A remarkable number of children from the Syrian war are still exhibiting psychological complications

Starting in March 2019, a team of researchers probed the psychological implications of children exposed to the tragic conflicts of the Syrian war in Damascus.

Close to ten years of civil unrest and military conflicts have resulted in the exposure of extremely traumatic events for children residing in the region, complications that continue to haunt them to this day, according to new research in Psychological Medicine.

Although the Syrian war has been fought on the battleground in the nation’s capital, and in cyberspace, through the direction of sophisticated groups like the Syrian Electronic Army (SEA), boots on the ground has resulted in the highest levels of tragedy for Syrian students of all ages.

In the study, a research group examined more than 1,300 students in grade school who resided and attended a local institution during the war in Damascus. Questionnaires were administered to get a clearer scope as to the psychological complications the children had experienced.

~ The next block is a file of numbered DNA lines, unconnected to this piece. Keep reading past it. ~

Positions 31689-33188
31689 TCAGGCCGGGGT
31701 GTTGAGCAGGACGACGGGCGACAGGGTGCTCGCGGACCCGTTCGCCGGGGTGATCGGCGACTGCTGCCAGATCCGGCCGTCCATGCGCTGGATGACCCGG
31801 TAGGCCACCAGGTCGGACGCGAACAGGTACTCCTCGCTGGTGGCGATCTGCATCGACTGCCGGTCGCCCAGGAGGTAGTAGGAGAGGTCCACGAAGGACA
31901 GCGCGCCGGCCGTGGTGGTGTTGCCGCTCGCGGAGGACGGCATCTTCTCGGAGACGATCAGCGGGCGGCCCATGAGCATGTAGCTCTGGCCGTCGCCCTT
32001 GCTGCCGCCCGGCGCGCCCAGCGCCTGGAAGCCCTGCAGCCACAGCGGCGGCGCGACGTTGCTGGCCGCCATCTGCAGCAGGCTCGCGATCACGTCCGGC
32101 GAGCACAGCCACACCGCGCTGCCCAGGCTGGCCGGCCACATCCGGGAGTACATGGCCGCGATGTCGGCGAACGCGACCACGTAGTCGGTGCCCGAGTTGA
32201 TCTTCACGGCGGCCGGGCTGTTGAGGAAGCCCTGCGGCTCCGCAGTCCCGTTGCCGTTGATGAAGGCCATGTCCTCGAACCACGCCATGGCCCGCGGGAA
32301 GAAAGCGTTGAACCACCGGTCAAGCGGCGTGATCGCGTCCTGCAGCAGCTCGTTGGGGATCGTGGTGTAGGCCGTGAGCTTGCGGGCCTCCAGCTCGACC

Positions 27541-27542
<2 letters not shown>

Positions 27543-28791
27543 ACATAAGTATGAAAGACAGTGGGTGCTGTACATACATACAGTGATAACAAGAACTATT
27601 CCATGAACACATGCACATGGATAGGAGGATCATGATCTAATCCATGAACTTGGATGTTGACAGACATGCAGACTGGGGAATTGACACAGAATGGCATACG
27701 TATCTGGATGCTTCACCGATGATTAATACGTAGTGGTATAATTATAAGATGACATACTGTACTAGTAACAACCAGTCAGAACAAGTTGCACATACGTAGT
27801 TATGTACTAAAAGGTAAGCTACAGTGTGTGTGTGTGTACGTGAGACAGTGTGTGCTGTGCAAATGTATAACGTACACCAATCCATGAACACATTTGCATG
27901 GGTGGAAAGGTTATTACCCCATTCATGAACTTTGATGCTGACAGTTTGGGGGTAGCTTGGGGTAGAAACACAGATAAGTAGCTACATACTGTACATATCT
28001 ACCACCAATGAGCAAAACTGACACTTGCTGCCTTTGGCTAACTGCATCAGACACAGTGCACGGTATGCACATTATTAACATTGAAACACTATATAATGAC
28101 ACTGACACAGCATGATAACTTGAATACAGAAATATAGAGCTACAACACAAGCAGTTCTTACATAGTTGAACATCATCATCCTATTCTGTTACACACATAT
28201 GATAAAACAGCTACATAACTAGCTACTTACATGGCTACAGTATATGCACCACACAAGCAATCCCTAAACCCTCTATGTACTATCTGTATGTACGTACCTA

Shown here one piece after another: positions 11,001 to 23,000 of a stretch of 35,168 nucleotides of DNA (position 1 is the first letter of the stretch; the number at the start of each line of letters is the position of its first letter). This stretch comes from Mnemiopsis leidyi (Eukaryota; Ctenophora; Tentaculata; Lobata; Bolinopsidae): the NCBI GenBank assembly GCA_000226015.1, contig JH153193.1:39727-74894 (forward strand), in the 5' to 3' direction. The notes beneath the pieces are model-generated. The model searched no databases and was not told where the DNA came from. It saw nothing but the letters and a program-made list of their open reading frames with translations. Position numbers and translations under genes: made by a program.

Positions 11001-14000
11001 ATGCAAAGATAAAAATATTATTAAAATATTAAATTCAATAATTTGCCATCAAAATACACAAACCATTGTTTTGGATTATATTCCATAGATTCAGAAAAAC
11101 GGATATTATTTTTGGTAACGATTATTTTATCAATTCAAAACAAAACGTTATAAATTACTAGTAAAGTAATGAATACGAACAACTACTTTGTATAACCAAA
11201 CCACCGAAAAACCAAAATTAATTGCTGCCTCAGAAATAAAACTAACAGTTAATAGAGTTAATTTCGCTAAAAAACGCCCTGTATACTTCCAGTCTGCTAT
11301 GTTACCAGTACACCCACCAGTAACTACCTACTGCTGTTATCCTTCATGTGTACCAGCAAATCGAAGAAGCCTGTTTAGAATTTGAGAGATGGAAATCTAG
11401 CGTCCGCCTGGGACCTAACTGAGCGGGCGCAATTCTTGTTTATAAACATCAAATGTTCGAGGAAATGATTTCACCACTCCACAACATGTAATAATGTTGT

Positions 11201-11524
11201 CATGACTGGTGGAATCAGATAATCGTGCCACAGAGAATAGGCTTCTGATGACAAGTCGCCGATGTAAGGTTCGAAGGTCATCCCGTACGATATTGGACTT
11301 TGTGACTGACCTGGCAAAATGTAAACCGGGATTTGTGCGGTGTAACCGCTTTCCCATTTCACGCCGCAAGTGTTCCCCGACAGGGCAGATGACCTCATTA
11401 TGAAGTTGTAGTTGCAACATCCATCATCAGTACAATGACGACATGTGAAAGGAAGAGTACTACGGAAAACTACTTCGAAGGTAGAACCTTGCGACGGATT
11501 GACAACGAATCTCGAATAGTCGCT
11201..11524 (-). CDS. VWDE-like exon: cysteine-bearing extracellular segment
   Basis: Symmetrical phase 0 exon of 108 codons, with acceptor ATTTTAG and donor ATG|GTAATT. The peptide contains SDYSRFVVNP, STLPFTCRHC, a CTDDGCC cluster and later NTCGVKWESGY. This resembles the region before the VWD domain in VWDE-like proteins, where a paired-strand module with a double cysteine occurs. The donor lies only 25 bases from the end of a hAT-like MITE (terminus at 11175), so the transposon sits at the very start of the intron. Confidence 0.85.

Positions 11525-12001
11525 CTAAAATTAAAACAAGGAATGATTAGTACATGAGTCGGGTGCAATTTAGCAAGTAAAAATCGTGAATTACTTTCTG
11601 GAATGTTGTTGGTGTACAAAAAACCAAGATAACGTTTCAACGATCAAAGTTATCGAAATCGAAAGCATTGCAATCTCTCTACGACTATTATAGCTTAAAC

The evaluation of the Syrian children led to the conclusion that many are still living with high-levels of post-traumatic stress disorder and problematic anger as a result of the civil and military conflicts. Girls were more likely to report mental adversities as opposed to young male students, the study determined.

“The critically high prevalence of PTSD and problematic anger shocked me. We are talking about young people who are 18 and under and who should be healthy,” Ameer Kakaje, co-author of the study, affirmed in the findings.

“But these high numbers are just a glimpse of what is going on in the Syrian community and how much they are mentally suffering without any means of dealing with it.”

“When screening for problematic anger, there was no difference between genders, which could indicate that due to gender stigma, boys might have underestimated their symptoms when they filled in the self-reporting scales,” Kakaje also stated.

“As anger is not stigmatised, they were free to declare their problems and thus both genders might have been severely affected. This may also mean that both genders may suffer mentally, but boys might have not expressed these feelings in ways other than through anger.”

The region in Syria of central focus throughout the war was once heavily occupied by U.S. troops, a coalition of military forces who are purportedly currently the subject of a United Nations probe for alleged crimes against humanity.

Image courtesy of Anadolu
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